Laurie De Armond
In the nonprofit community, several organizations have made waves with unforeseen Board shakeups this year. While organizations and their Boards of Directors can come in many shapes and sizes, it’s clear that an ineffective Board can cripple an organization’s financial health and reputation and cause lasting operational damage.
A crucial challenge for both new and long-standing nonprofit organizations is how to find and keep the right leadership group in place. Board members can make or break a nonprofit’s long-term sustainability, depending on their collective abilities, decisions and group dynamic.
How can nonprofit organizations acquire the right mix of Board members and set them up for success?
In order to effectively carry out fiduciary responsibilities, a Board of Directors should be composed of a diverse group with a wide array of experience and skill sets, which can vary depending on an organization’s size, scope and mission.
What are the responsibilities of an effective Board of Directors? At a broad level, they include:
- Supporting the mission of the organization
- Coming prepared to regular meetings, special events and Board retreats
- Serving on Board committees and/or sub-committees
- Contributing financially–or with a resource commitment–on at least an annual basis
- Understanding fiduciary responsibilities, governance and oversight duties
- Responding to organizational needs and requests in a timely manner
- Speaking knowledgably and acting as a voice of the organization
There is some debate as to whether fundraising falls within the scope of the Board’s responsibility. Historically, some organizations saw fundraising as the Board’s primary role. It’s important to note that if fundraising is the responsibility of the Board, it should not come at the expense of strategic thinking and the Board’s ability to carry out fiduciary responsibilities.
Identify Potential Board Members
Even the most solid of Boards will experience turnover at some point in the organization’s life cycle. It’s easier to identify viable prospects using criteria that are as specific and tangible as possible to ensure you’re only considering candidates who would be a good fit for the organization and its mission.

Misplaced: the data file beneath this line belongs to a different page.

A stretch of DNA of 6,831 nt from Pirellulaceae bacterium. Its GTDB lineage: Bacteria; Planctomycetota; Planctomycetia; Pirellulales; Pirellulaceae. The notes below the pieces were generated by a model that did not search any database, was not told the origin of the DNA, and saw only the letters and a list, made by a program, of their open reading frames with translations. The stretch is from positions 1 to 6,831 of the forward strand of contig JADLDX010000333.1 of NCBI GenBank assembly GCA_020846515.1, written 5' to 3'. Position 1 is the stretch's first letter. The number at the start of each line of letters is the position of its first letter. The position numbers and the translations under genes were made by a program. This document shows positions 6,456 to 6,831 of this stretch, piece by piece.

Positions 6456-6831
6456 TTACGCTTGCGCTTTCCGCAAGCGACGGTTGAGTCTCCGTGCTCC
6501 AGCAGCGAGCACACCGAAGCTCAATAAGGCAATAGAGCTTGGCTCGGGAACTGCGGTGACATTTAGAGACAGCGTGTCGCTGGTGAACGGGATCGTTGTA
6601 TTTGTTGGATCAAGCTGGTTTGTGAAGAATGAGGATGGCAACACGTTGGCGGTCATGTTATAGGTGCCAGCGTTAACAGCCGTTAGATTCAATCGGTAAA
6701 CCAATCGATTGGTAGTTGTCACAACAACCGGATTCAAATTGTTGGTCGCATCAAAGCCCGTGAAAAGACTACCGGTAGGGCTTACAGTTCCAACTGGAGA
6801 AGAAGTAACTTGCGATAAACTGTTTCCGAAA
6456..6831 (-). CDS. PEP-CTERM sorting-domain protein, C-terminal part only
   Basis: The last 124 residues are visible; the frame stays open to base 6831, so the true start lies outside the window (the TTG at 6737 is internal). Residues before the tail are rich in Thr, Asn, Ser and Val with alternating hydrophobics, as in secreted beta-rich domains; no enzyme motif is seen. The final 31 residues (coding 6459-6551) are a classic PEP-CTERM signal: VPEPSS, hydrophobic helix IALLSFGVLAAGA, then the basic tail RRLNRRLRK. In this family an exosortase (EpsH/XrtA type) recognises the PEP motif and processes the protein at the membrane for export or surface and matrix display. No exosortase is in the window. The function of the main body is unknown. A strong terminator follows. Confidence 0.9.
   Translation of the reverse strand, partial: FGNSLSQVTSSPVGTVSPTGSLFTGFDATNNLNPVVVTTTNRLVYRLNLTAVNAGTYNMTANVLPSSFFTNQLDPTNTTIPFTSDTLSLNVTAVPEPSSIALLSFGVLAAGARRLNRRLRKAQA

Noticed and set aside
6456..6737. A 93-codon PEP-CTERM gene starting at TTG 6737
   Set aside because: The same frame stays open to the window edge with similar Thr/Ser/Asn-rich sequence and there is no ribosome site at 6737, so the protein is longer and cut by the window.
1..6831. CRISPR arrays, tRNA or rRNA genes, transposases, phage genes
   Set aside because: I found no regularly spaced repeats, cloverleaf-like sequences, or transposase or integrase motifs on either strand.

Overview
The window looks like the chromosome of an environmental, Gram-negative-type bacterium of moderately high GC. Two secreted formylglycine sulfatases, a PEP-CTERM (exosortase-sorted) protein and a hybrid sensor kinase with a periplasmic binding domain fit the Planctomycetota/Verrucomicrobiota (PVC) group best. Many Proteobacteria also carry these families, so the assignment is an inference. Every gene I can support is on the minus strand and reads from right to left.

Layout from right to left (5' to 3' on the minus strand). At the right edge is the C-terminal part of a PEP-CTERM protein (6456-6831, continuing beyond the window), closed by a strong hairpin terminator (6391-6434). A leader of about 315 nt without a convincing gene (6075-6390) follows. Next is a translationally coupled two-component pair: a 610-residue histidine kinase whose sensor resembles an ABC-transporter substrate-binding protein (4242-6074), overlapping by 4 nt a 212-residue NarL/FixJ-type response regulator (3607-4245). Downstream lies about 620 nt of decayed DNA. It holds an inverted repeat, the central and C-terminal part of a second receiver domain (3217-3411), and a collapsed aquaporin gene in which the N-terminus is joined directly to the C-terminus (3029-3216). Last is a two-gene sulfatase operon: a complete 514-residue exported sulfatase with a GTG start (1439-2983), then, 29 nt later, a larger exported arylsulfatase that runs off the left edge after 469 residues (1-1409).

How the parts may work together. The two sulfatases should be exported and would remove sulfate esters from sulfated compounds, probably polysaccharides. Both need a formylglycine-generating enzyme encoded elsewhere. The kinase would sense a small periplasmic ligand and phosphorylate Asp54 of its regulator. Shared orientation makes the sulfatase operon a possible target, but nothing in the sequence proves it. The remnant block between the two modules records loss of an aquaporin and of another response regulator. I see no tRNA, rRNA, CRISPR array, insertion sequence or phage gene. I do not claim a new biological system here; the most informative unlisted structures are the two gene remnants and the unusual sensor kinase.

As a starting point, nonprofits can look at individuals who’ve already shown an interested in the mission and the organization’s work. If no qualified candidates have already shown an interest, nonprofits must bolster their efforts to get the organization’s mission and message in front of a bigger pool of potential Board members. Nonprofits should consider appointing one or more leaders or existing Board members to take on this role and assume accountability for advancing the effort, however, organizations don’t need to tackle this task alone. If Board members are overextended or need additional insight, don’t hesitate to seek assistance from a program or outside consultant for Board recruitment plans.
Integrate New Board Members
Once an organization has identified and secured a new Board member, it’s important to foster a sense of Board community immediately so that new members can get acclimated to the culture and begin actively participating faster. Members should receive a manual and thorough orientation to help them get acquainted with standard documents, including the mission and bylaws, expectations for the Board, and a code of conduct or ethics.
Make sure each Board member clearly understands his or her unique role, and make committee assignments where appropriate. Provide a mentor to new Board members, and assign someone to check in periodically to answer any questions, address concerns and make sure the integration process is running smoothly.
The right qualifications, a good cultural fit, dedication to the mission and a solid dynamic among nonprofit leaders are critical for a healthy organization. Nonprofits are wise to invest in putting the right recruiting and onboarding processes in place and to seek out assistance if necessary, to ensure and maintain a qualified and effective Board.
Laurie De Armond is an Assurance Partner and Co-Leader of BDO’s national Nonprofit & Education practice with more than 20 years’ experience providing audit and consulting services to a wide variety of tax-exempt organizations. For more information, please contact Laurie at email@example.com.